So, some additional time for users.  And, although the "functionalities of the CMS have been positively tested", there is no word as to whether there will be clarity as to some of the substantive interpretation issues raised by users on the Rules of Procedure in relation to opt-outs or whether there will be an extension of the Sunrise Test Practice Period - which would be welcome to give users more time to test the system. 

CIPA President Alasdair Poore said:

“This news is really welcome. The decision by the Preparatory Committee is absolutely the right thing to do, to give sufficient time for the strong authentication system to be fully tested before the sunrise period for opt-outs commences. We applaud the Committee’s consideration of the issues raised by CIPA and others. We also appreciate that this was not a straightforward decision: users are in the process of planning for the Court opening, and that also includes managing the grant of existing EP applications to take advantage, where desired, of unitary effect. 

The delay itself doesn’t alleviate our concerns, but gives the time needed for the system to be fully tested before the court goes live. This is welcome given the newness of the CMS and the use of strong authentication. The extra time will allow potential suppliers to test and evaluate their products properly against the UPC requirements and hopefully take whatever action is needed to ensure compliance, and, in turn, to provide choice for users and their attorneys – essential to ensure that users have the benefit of competition as well as alternative solutions. This cannot be guaranteed but we are in a better place now suppliers have the time.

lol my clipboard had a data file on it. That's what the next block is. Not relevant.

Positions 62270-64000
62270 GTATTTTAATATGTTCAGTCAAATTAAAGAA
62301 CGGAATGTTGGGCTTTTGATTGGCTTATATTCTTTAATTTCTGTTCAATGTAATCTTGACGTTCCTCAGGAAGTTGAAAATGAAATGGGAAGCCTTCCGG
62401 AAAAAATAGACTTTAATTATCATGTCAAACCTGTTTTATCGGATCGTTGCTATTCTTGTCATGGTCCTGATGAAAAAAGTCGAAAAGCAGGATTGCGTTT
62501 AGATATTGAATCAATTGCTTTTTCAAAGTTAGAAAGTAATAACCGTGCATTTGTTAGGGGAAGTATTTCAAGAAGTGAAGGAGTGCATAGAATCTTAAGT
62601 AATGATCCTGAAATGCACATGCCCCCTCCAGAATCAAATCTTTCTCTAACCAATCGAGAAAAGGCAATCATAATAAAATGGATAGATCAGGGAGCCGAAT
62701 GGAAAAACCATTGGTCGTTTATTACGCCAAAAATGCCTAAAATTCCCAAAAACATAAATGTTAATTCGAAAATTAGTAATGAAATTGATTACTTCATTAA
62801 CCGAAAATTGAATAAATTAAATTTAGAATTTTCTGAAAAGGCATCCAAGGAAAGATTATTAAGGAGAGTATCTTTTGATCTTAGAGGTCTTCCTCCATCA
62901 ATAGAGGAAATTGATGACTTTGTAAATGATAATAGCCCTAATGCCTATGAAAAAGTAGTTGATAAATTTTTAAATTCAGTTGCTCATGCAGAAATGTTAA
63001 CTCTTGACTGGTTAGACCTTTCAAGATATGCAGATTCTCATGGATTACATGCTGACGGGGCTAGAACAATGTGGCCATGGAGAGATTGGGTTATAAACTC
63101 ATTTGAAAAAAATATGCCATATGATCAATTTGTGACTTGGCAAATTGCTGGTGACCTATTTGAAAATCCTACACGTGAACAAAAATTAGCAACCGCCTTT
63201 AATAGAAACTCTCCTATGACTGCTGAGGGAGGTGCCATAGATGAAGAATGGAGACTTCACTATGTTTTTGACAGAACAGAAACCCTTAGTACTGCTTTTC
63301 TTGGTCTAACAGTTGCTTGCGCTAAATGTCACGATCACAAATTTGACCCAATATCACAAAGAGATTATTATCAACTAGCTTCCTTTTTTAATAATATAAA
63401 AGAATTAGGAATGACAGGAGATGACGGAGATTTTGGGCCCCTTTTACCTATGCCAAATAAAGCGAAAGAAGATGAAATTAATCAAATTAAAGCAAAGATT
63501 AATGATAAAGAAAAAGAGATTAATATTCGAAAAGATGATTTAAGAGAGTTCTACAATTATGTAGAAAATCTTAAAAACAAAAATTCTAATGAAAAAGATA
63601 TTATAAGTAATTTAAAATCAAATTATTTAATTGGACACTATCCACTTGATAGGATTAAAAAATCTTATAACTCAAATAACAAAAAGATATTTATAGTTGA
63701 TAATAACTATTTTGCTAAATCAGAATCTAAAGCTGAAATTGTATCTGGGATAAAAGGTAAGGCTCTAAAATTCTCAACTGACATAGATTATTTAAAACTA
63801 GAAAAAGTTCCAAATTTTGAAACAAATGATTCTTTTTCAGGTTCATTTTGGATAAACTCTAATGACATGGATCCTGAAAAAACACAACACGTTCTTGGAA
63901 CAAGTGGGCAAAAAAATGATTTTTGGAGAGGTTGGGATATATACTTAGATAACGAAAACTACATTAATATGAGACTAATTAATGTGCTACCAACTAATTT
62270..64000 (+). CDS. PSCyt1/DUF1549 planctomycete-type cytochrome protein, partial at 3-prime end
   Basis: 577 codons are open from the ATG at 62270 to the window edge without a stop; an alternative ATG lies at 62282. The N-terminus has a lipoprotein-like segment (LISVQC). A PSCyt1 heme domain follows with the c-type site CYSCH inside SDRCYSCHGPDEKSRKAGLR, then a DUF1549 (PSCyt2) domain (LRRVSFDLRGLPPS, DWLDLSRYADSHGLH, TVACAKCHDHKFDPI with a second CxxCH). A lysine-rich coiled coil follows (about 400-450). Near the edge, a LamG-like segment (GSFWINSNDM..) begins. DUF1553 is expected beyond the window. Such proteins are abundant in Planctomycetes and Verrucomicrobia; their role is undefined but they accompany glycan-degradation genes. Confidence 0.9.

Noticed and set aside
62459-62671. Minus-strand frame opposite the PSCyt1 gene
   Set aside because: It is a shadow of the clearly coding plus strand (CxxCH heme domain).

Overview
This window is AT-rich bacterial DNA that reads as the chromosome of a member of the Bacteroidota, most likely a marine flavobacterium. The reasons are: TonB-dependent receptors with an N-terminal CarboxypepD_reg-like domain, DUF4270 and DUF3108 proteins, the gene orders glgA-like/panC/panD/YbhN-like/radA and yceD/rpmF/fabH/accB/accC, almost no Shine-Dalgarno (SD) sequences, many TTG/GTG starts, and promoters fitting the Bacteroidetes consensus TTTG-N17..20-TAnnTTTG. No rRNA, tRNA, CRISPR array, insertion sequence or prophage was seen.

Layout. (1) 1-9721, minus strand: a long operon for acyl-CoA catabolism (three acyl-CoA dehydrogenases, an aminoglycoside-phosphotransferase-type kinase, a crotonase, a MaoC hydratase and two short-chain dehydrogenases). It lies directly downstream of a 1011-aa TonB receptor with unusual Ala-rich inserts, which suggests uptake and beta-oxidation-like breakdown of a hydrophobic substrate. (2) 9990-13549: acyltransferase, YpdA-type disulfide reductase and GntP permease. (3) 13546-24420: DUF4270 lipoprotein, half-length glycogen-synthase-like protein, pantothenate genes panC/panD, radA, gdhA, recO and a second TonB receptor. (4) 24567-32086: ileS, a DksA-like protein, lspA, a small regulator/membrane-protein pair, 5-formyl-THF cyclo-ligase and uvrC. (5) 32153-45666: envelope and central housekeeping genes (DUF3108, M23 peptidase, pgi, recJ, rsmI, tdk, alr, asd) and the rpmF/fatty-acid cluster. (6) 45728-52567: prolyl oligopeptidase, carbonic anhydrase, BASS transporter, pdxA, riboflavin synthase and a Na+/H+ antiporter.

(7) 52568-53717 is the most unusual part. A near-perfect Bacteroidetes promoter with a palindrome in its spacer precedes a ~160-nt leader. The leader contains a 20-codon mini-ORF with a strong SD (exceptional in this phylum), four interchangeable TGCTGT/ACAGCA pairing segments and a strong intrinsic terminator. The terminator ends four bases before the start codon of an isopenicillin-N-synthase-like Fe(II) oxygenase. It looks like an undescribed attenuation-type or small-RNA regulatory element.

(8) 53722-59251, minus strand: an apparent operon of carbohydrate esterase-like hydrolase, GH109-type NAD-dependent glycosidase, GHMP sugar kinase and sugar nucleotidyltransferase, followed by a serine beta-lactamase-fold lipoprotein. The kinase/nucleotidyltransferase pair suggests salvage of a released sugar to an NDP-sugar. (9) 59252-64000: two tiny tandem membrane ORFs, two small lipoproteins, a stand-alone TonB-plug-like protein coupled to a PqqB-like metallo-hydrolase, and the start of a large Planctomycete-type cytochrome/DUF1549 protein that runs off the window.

We now look forward to further guidance being issued so that attorneys can secure the services of compliant suppliers and work with the UPC IT support team to give confidence that the system works as intended before the start of the sunrise period. Given the importance of the UPC to the IP ecosystem in Europe, it is essential that the system operates effectively from day one.” 

Over to you, dear readers, to comment below on whether this additional time is enough or whether there are some additional issues that would be welcome to be addressed with the additional time we now all have.  

[BREAKING] UPC and Sunrise start dates pushed back by 2 months to 1 March 2023 [BREAKING] UPC and Sunrise start dates pushed back by 2 months to 1 March 2023 Reviewed by Annsley Merelle Ward on Monday, December 05, 2022 Rating: 5


  1. At 2 months, the delay is less than I would estimate is absolutely necessary (to ensure that all those who want a working secure device can obtain one before the start of the sunrise period). We shall have to wait and see whether it is enough. The list of providers added to the UPC's website may help - though even this is doubtful, especially if one considers how few providers of working secure devices there are (for example, Germany has only one, which does not offer remote identification).